On the morning of July 21, General McDowell orders half of his army around the left flank of the Confederate line posted along Bull Run. The divisions of Colonels David Hunter and Samuel P Heintzelman turn off the Warrenton Turnpike and head north toward Sudley Ford. Meanwhile, General Daniel Tyler's division creates a diversion at the stone bridge. Colonel Nathan "Shanks" Evans's Confederate brigade overlooking the bridge receives word of the Federal flanking column moving north of their position. Wasting no time, Evans hurries his men to Matthews Hill.

Facing them on the south side of Bull Run, and concealed on hills immediately overlooking the stone bridge, was the small command of Colonel Nathan G. Evans, one of the true eccentrics of the Confederate army. The South Carolinian was boastful, swaggering, and hard-drinking. He detailed an orderly on his staff to carry with him at all times a small keg of whiskey that he called his barrelita, and from which he took numerous draughts during a day. Yet he was also a born fighter. He would scrap with anybody, including his own superiors, but most of all he would prefer to fight with the Yankees, and on this, his first opportunity, he would prove himself a terror.


Evans had only the Fourth South Carolina and the First Louisiana Battalion, two cannon, and a company of cavalry—essentially a regiment and one-half, to face Tyler's entire division. Lesser men would have recoiled when they saw the advance elements of the Yankees approach. When Tyler's artillery sent their first shot across Bull Run just after 6 AM., intending it as a signal to McDowell that they were in position, and at the same time expecting their fire to pin down Confederates at the bridge, Evans refused to be duped. He kept his own guns silent, not wanting to reveal to Tyler just how weak he was, and only let a small line of skirmishers return a sporadic fire. Thus Tyler had no inkling that he could have pushed across the bridge with one concerted thrust.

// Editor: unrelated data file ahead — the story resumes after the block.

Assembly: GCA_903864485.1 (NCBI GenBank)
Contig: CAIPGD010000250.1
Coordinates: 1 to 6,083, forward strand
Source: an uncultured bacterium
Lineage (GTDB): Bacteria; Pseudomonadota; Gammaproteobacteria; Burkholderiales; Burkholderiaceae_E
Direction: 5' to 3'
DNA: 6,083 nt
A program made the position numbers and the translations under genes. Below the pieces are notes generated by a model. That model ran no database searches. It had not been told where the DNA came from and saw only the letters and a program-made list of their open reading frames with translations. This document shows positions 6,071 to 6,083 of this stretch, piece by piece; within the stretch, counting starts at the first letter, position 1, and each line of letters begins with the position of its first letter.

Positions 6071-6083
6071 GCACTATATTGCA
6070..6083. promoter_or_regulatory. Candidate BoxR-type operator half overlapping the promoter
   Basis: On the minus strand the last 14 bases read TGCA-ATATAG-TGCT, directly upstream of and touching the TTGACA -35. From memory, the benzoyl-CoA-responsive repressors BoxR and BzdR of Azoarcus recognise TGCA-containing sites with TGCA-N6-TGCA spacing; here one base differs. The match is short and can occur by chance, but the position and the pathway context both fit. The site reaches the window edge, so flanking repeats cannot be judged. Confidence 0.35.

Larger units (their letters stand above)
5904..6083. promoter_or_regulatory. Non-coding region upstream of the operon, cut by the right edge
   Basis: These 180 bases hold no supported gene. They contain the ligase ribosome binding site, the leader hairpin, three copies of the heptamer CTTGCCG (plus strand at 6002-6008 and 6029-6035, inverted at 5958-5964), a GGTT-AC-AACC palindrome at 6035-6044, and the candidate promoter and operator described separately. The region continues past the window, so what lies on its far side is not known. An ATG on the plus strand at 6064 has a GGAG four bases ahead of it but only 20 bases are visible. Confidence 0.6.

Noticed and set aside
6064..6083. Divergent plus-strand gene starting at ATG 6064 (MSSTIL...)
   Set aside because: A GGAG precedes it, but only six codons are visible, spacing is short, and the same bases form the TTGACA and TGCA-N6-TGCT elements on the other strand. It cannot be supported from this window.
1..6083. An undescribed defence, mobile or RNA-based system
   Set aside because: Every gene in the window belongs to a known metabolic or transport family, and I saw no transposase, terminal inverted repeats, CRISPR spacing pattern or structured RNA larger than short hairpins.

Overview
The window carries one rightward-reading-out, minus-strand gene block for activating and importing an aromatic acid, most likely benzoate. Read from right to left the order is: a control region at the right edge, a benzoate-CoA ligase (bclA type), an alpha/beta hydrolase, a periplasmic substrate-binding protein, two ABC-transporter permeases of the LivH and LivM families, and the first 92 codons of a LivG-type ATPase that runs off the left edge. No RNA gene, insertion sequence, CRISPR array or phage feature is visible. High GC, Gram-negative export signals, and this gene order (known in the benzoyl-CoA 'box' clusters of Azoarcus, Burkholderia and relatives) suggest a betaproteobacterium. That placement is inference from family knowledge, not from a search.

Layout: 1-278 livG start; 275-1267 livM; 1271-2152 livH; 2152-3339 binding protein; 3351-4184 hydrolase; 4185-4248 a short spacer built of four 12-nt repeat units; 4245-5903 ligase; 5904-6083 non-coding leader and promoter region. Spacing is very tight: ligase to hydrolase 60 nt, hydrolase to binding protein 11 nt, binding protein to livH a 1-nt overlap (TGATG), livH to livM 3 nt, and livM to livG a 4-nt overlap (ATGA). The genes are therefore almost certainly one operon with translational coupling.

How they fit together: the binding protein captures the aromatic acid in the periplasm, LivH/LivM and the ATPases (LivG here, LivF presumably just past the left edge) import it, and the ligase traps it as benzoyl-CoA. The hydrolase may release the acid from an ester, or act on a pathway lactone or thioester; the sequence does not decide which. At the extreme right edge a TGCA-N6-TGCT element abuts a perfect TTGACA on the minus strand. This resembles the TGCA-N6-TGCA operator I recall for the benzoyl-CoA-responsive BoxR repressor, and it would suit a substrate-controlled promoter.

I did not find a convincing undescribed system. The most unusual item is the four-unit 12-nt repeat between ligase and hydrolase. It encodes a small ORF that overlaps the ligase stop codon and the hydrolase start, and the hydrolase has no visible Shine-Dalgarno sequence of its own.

By 7:30 Evans deduced that Tyler had no intention of attacking. Obviously this was only a demonstration, and that could mean just one thing. Tyler wanted to keep him here and divert his attention from something else. Soon thereafter Evans discovered what that was, as a report came in that the Yankees had been seen off to his left heading toward and even crossing Sudley Ford.


As frustrating as was the morning's march for Tyler, it was worse for Hunter and Heintzelman. Hunter waited a full two and one-half hours for Tyler's division to get out of the way before he could start his march in the dark. Colonel Ambrose Burnside's brigade led the way at last, but it was 5:30 before he finally reached the turnoff for Sudley Ford. Then the "road" turned out to be nothing more than a path, and some men had to cut down trees and brush to clear the way for the rest. The sun started to rise in the sky, elevating the temperature uncomfortably even though it was still morning. It was going to be hot, humid, and they were running very, very late. When Tyler's signal cannon sounded, Burnside was still three miles from the ford. Then a guide took them off on the wrong fork of the road that added another—unnecessary—three miles to their march. As a result, it was 9:00 before Burnside's advance parties finally cleared the woods and saw the stream and ford nearly a mile ahead. When they reached Bull Run, the bluecoats were so parched that they broke ranks and gulped water from the stream despite their officers' orders to keep formation. Then they crossed, with the sounds of Tyler's sporadic skirmish off to the left suggesting that the battle was already under way. What they could not know was that the scrappy Nathan Evans was on the way, too.

Previous Top Next

History and Culture